Figure 1. The term "chemical" is generally associated in people's minds with large complex materials. Chemicals are really just substances with a consistent makeup of elements in a particular configuration such as the chemical Guanine, shown above.[1] However, water is a chemical and so is the oxygen people breathe.

The term chemical is a broadly used, but relatively vague term. People often misuse the word chemical to mean dangerous human-made substances; this misuse of the word implies that chemicals are only substances that were created in a laboratory. However, chemicals refer to a far more general substance, and most occur naturally, and many (made in laboratories or not) are harmless. Chemicals make up the food people eat, and people themselves. A chemical is some type of matter that has a constant composition (in terms of molecules or atoms). It also has physical properties such as a density, refractive index, conductivity, melting point, and boiling point that can be used to characterize this substance.[2]

Essentially, anything that is made up of matter is made up of chemicals and thus nearly everything a person uses throughout the day is composed of chemicals - whether it is natural or man-made. Chemicals are essential to daily life, and they combine in ways that provide us with commonly used substances from water to gasoline.[3]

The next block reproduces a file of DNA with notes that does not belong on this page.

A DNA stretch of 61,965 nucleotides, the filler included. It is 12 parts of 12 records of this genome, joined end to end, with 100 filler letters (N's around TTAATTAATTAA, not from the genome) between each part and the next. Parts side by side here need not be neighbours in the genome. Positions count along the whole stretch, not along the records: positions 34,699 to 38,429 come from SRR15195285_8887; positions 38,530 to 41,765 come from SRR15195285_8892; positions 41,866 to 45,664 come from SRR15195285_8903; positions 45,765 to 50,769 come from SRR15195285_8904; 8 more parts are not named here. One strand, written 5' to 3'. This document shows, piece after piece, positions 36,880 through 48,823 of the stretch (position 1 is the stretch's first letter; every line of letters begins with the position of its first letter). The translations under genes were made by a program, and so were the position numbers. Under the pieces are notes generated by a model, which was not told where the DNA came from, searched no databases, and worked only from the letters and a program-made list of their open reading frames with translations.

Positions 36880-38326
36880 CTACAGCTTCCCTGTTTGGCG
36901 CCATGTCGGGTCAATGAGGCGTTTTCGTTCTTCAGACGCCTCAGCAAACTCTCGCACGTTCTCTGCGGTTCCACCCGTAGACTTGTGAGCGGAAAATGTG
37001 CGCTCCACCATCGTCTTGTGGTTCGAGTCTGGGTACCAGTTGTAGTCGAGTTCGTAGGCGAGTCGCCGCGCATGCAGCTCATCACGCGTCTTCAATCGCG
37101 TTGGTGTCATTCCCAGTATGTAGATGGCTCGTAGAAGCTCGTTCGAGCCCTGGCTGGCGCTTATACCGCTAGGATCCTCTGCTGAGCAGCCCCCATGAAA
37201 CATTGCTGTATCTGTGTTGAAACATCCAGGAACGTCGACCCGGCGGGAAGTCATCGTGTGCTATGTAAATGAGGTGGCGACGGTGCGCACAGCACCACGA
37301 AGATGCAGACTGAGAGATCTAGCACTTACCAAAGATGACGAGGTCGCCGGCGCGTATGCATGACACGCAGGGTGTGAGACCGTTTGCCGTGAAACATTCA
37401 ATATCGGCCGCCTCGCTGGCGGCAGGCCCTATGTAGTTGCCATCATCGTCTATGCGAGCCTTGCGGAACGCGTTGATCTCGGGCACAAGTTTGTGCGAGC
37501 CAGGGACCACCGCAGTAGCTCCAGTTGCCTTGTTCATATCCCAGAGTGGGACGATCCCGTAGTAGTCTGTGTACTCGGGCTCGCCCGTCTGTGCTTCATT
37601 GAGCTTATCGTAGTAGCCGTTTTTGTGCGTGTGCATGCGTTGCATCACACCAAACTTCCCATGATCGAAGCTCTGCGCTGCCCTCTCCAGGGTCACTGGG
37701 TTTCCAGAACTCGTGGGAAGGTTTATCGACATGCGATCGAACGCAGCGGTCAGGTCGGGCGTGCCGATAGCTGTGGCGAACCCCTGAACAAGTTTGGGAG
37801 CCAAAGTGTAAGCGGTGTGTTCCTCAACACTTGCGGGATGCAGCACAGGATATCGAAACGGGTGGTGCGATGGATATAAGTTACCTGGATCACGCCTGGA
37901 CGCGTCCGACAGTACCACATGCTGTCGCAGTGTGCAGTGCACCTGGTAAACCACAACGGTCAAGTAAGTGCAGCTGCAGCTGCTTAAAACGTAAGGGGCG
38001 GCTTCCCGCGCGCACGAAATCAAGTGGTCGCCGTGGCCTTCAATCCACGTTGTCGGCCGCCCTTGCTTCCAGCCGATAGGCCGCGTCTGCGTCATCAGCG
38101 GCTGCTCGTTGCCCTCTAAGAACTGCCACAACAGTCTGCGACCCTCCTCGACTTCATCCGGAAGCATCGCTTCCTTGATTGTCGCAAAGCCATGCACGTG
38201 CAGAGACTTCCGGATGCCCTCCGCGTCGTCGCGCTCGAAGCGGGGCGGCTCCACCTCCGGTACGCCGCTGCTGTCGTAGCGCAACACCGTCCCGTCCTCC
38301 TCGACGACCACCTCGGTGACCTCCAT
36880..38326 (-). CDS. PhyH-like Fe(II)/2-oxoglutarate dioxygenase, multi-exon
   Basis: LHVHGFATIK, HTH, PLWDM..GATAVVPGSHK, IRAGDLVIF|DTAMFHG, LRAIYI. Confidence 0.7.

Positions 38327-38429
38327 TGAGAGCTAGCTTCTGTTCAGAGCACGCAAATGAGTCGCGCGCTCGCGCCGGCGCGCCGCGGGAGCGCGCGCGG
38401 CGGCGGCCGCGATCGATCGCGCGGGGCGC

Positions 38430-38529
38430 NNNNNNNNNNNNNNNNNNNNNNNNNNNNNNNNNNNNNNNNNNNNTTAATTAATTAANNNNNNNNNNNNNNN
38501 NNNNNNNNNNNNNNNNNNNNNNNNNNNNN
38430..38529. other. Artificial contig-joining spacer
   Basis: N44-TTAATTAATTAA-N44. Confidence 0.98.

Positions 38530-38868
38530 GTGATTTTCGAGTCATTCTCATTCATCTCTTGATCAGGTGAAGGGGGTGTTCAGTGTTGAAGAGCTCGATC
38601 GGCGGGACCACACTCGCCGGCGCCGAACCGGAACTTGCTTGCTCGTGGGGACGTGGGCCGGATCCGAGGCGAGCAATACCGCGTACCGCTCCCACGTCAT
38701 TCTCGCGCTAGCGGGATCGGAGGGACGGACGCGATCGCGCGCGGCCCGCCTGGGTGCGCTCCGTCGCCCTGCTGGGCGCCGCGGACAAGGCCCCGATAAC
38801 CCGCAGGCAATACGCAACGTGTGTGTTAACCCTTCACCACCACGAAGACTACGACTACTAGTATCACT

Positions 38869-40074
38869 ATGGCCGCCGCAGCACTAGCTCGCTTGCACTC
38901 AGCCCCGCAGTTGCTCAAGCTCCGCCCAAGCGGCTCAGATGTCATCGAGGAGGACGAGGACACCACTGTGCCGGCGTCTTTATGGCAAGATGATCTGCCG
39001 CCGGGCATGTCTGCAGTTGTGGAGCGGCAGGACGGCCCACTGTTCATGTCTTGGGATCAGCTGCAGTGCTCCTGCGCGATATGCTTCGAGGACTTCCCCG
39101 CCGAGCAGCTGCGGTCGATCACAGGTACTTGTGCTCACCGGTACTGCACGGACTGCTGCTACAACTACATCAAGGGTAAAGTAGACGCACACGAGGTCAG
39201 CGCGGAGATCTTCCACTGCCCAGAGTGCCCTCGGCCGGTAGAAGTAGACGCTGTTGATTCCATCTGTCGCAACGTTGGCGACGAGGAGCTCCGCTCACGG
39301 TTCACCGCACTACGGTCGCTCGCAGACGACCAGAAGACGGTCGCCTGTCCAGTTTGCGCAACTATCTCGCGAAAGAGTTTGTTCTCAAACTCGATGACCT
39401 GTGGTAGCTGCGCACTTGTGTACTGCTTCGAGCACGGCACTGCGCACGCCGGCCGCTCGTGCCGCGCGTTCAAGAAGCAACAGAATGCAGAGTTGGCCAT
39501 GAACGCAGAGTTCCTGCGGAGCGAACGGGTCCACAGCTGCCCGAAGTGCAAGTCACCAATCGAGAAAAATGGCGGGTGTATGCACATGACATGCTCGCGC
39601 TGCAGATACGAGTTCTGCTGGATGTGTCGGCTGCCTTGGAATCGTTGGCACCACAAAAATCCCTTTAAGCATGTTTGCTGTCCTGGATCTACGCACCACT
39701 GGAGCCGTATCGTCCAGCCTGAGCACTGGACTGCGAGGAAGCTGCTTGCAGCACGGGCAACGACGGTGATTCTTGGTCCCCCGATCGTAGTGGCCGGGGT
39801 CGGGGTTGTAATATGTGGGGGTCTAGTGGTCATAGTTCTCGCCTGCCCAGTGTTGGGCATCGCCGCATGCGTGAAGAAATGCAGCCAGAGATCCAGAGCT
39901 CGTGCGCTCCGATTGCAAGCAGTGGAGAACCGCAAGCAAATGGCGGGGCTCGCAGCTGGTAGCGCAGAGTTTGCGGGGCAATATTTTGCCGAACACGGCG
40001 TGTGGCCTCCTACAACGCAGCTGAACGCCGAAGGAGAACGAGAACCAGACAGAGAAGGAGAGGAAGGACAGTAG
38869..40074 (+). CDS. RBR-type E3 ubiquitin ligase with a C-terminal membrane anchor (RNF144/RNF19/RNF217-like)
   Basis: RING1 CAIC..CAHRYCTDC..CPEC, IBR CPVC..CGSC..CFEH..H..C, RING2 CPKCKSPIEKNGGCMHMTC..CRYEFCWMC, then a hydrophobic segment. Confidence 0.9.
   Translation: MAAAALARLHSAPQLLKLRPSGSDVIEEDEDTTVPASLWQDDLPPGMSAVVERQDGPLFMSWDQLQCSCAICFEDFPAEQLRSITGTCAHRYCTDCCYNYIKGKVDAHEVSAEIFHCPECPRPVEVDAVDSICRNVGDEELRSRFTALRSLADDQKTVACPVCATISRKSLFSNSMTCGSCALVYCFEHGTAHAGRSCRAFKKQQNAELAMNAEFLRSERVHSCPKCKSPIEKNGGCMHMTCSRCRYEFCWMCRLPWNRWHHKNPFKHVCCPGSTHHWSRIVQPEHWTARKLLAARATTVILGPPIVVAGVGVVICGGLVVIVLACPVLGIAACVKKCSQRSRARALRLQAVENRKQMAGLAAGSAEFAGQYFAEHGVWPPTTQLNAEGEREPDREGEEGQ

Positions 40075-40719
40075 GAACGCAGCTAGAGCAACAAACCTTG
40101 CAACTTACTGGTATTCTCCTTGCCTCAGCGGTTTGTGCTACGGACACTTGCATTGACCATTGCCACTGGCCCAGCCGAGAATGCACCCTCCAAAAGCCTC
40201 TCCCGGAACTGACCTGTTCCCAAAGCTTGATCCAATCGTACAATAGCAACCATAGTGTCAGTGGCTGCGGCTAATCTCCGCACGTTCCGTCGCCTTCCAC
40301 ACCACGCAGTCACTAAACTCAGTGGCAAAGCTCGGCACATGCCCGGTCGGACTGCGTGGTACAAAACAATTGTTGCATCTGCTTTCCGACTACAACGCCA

As well, chemicals can exist as solids, liquids, gases, or plasma and change between these states with changes in temperature and pressure. As well, chemicals can take part in chemical reactions which change one chemical substance into another.[4] When chemicals are changed and combined in these ways, they must be given a name and chemical formula. The chemical formula provides a list of atoms that make up one molecule of the new chemical. As well, some are provided more specific common names.[3]


  1. Wikimedia Commons. (May 15, 2015). Guanine [Online]. Available:
  2. IUPAC. (May 15, 2015). Chemical Substance [Online]. Available:
  3. 3.0 3.1 WiseGeek. (May 15, 2015). What is a Chemical? [Online]. Available:
  4. J.Kotz, J.Townsend, P.Treichel. (May 15, 2015). Chemistry and Chemical Reactivity, 8th ed. Belmont, CA, U.S.A: Brooks/Cole, 2012.

Authors and Editors

Jordan Hanania, Kailyn Stenhouse, Jason Donev
Last updated: March 3, 2016
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